Thanksgiving is almost here. The holiday season is in full swing. A week left until Black Friday. As this infamous day draws near, I thought I should tell you about a recent shopping experience at Macys that might make you think twice about shopping during the holidays.
While browsing the store with my husband, I saw a package of Minne Mouse underwear for toddlers. I have a Minnie Mouse obsessed little girl, and I thought she would love it. The sign said it was 50% off, and on the package, printed clearly was $14.98. So naturally I deducted that it was 50% off from $14.98, making it approximately $7.50. To my surprise, when I went to pay for the item, it rang up as $26, and $13 as the final price.
Immediately I pointed out the error to the cashier. He was not familiar with kids clothing so he went to talk to a sales associate in that department. He came back five minutes later and told me that it is exactly that – 50% off from $26. I was flabbergasted. I pointed out the price tag on the ACTUAL package, and said, “Clearly that is $14.98. You can’t deny that. How is it possible that the price can be inflated that much?!?!” He said, “Sorry, you can go talk to someone else in that department.”
This made me absolutely furious. The problem was not the fact that the item was extremely inflated at the expense of the consumer, but the blase attitude of the salesperson. It makes me wonder a few things:
- How many of the items sold at Macys (or big box stores) have extremely inflated prices? Hundreds? Thousands??
- Do customers realize this or are they just looking at the store’s signs and being led to believe that it is a good deal when in fact, it is not?
- Price anchoring (the process of inflating retail prices to the point where the store marks down the item to 50% or more to allude the customer into thinking that it’s a good deal, when the “after-discount” price is actually just the retail price after all) – how prevalent is it? Apparently, it’s not new. Check out this article.
- This is clearly and blatantly a way for major retail chains to gain profits during the holidays, by playing on customers’ inability to pay attention to small details, overshadowed by their desire to shop for everyone for Christmas, that they don’t realize how much they are truly spending?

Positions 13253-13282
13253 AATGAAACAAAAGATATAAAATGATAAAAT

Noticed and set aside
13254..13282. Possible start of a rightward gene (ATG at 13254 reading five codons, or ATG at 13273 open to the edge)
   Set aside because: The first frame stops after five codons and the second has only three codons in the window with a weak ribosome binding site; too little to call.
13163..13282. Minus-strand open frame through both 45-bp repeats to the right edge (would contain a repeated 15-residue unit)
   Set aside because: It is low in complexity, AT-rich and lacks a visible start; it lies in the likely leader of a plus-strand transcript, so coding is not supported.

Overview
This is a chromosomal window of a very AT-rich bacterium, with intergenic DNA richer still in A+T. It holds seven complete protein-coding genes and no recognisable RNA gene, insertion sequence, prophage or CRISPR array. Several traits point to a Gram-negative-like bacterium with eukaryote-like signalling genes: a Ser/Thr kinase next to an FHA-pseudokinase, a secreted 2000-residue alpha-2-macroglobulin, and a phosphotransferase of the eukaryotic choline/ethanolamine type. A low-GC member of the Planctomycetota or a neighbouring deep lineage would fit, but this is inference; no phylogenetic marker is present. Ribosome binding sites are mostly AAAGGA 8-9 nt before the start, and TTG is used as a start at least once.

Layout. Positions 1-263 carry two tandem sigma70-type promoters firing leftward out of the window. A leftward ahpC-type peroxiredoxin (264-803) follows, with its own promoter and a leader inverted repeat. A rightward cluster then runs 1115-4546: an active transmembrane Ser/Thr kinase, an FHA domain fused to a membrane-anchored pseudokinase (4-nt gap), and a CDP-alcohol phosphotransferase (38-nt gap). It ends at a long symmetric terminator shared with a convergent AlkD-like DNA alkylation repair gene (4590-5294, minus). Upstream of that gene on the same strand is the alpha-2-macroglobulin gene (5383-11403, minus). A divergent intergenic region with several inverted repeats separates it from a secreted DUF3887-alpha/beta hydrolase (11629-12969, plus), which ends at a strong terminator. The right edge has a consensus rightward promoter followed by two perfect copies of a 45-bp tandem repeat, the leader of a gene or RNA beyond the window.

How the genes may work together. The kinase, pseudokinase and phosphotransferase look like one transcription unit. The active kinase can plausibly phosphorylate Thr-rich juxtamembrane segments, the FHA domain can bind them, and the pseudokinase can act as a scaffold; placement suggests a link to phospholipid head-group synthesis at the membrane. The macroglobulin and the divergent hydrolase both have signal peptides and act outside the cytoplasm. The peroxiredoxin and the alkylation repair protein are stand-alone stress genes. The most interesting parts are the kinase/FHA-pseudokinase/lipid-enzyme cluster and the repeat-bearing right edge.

While this particular practice makes me angry, what is even more troublesome is the sales associate’s responses. In my particular situation, the associate’s “Sorry not my problem” attitude is really infuriating. It makes me ashamed to say that I once worked for Macys, way back in the day. It’s troubling that for such a large chain that prides itself on quality and aesthetics that they are not training their employees to respond to conflicts in an enthusiastic and helpful manner.
Perhaps because I’ve worked in customer service for a long time, and I’ve worked at places that have high expectations for service that is the reason why this bothers me so much. Whatever happened to the old philosophy, “The customer is always right”? In my case, I was not making things up just to get my way. My husband and I both saw the price tag as $14.98, so to blow it up to $26 and then discount it $13 is beyond the acceptable ethical grounds of retail pricing.
So this holiday season, I’ve had enough of Christmas shopping. I’ve had enough of deceitful practices of major retail chains. I’ve had enough bad customer service. Besides getting a few items for my kids (not from Macys, of course, and mainly because I want them to have a good Christmas), I’m opting to do something else. To go outside. To be with family. To SAVE MONEY. Because the holidays can definitely make you go broke. It can lead you down the road of paying back a year’s worth of purchases plus interest…and for what? For big retail businesses AND credit card companies to make money off you? No thanks.